THE STORY OF THE PHARA ARABIAN
END OF AN ERA
In 1969, Tom Patti passed away. With a farm mortgage, no life insurance and a 12-year-old son to raise, Annette knew she had to get busy. "Golden Reflection was just a baby at the time, but Golden Pharao was already making a name for himself as a sire," she says. "We advertised both stallions, and the following year outside breeding poured in. Fortunately, I was able to handle the horses, and always did my own training, which, incidentally, is something that I couldn't do in today's world."
Polly Knoll, who had always admired Annette's resourcefulness, determination and abilities, remembers those dark days. "She was truly tested after the death of her husband," she affirms. "She always handled the horses, including many stallions, with the grace of a ballerina and the aplomb of a seasoned horseman. She understood her horses and never resorted to extreme measures in disciplining them. She was also a graceful, accomplished rider."
Luckily, both stallions were very popular, and the demand for Golden Pharao remained high. "My son was a very good rider - a talented horseman," Annette credits. "He helped a lot. Then, like many boys, his interest turned to motors, motorcycles and mechanics. He started working in the trucking business and didn't stay with the horses."
As the years passed, alone on the farm with a heavy workload and cold, snowy winters, Annette decided to find a more conducive climate. California beckoned, and when she found property in north central California near Wallace that resembled Wisconsin, it seemed preordained. The 10-acre property was situated in a beautiful, gently rolling area in the foot hills of the majestic Sierra Nevada Mountains.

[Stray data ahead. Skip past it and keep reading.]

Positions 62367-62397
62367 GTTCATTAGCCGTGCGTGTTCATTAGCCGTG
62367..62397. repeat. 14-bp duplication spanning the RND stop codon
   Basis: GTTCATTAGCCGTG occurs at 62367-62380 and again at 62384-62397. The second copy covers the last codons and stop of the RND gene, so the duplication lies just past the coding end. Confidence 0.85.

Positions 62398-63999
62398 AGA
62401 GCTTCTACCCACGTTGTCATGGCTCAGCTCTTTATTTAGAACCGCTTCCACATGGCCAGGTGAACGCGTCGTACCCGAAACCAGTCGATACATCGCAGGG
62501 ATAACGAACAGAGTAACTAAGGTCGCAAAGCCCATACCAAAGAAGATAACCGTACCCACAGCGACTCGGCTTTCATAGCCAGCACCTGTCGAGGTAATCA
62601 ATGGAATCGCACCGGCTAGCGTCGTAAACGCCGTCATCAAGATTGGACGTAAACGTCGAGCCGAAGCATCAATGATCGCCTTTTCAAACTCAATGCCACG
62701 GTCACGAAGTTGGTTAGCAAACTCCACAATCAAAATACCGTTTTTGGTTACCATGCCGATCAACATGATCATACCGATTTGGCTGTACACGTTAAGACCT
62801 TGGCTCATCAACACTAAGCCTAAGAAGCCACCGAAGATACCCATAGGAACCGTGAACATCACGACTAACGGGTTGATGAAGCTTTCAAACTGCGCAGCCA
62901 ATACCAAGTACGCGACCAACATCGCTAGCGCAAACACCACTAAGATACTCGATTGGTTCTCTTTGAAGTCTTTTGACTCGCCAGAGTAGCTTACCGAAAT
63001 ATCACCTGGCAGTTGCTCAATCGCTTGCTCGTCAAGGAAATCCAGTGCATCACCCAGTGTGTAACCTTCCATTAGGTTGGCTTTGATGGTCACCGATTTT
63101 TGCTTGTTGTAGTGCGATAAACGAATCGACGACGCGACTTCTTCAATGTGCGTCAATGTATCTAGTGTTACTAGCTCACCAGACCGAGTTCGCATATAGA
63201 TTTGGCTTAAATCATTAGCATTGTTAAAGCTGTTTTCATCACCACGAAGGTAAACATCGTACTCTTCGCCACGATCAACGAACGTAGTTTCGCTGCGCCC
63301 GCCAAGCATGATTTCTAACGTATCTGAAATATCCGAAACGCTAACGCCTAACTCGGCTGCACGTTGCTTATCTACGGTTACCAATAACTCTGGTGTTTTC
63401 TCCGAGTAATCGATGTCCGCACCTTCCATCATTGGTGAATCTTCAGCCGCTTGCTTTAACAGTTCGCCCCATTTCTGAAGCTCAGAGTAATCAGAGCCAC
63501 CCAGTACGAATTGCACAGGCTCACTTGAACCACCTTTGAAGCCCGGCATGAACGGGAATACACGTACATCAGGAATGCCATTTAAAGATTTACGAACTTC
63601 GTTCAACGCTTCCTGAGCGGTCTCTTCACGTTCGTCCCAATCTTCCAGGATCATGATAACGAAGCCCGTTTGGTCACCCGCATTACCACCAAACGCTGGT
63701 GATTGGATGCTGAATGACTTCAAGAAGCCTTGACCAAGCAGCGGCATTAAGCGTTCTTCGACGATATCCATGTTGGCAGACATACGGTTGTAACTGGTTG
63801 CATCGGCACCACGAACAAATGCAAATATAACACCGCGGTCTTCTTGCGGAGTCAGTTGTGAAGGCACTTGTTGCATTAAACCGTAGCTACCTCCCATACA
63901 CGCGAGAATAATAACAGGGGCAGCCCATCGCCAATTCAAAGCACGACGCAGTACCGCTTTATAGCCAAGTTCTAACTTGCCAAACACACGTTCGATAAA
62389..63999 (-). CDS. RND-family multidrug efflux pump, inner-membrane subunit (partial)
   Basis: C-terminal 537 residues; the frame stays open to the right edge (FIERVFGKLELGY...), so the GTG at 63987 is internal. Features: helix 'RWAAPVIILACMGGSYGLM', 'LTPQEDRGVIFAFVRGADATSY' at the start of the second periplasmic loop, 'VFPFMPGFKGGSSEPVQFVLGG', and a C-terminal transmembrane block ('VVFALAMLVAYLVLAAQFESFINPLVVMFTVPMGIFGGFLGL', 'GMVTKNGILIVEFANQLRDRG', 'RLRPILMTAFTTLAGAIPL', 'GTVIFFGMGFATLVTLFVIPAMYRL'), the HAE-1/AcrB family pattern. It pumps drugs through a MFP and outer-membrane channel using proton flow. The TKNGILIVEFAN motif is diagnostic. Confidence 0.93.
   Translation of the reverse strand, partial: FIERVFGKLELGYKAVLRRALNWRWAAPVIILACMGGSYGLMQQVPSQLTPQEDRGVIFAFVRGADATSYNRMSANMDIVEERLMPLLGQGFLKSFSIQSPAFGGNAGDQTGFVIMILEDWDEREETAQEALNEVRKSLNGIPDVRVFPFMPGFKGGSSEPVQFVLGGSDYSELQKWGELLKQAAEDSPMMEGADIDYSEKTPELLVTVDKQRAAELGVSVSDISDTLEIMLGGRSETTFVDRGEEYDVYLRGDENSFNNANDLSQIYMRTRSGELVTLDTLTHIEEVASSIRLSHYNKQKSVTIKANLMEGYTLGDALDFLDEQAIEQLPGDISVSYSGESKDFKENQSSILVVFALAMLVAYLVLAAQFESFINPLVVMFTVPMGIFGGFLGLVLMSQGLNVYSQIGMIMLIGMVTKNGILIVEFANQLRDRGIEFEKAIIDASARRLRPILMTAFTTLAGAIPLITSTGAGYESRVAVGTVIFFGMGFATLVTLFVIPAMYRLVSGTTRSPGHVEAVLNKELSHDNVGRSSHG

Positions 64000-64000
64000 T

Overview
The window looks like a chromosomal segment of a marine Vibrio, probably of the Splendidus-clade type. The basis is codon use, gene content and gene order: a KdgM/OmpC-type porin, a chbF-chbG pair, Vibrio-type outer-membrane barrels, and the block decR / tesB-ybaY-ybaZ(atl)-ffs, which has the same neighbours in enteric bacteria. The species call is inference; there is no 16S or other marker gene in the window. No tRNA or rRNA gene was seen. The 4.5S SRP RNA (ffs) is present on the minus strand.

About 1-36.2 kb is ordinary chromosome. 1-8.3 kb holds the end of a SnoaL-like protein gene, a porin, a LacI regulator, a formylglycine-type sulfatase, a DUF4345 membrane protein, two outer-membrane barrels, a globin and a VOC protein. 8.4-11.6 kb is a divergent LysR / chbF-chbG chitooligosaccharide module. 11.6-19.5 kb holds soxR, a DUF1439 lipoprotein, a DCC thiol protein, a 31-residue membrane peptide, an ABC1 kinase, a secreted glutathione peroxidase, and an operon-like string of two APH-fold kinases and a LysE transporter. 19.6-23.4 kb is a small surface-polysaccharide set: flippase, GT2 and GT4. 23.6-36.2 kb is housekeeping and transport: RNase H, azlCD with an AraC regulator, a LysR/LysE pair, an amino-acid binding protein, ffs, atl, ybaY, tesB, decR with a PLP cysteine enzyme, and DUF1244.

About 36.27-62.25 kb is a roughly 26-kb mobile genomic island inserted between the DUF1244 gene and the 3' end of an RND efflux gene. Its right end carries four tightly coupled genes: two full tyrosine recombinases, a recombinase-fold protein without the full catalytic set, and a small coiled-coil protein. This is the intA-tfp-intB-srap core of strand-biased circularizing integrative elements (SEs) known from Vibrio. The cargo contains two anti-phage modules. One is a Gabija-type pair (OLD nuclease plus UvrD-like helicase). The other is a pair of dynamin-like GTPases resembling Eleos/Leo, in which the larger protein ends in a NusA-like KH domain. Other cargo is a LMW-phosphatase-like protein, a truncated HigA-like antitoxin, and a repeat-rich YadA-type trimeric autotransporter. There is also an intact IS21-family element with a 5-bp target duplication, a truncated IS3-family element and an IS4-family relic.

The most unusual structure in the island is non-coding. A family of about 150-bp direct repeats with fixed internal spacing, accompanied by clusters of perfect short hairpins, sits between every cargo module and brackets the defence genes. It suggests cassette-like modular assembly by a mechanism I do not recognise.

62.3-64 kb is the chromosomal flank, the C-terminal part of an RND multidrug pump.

The beautiful pastures of Phara Farm near Wallace, California.
Her son, by that time, was grown and married with a wife and son of his own. He was not interested in moving to California, so Annette struck out on her own.
On Sept 22, 1985, she left Wisconsin in her Chevy van and horse trailer packed with all of her worldly possessions and followed the chartered van with the seven stallions and three mares for the 2,300-mile trip, stopping only for the sole purpose of reassuring her precious cargo.
However, California wasn't all sunshine and roses. Shortly after her arrival, a car accident sidelined her for quite some time. Fortunately, fellow Wisconsinite Luther Weber came to her rescue.
"Luther had previously been married to my aunt, but he was no blood relation to me," she explains. "They lived in Hartford, which was close to my farm, and he and my aunt used to visit. Retired from the Chrysler auto plant, he enjoyed the horses and helped around the farm. Soon after I moved to California, she passed away, which left Luther at loose ends. Lonely and bored, he missed the horses, and when I needed help after the accident, he came to California. He helped build the barn and fencing, planted trees and helped me with the horses. It worked well for both of us so we were married in 1989.
"Initially, we bred outside mares to our stallions, but Luther thought we should restrict it to our own mares. His philosophy was that people with the really good mares usually had their own stallions. He was right; we cut back on outside mares and mainly bred our own mares and sold the foals."
While stud fee revenue was decreased, the change served a dual purpose: it created a niche in the market, since smaller numbers created a higher demand, and allowed the Webers to better control the direction of the breeding program.
The Look of a Phara Foal
Golden Reflection x Sun God Heiress
Golden Pharao x Aazkafra
Miss Burgundy Sun
Burgundy Sun x BGM Sabrina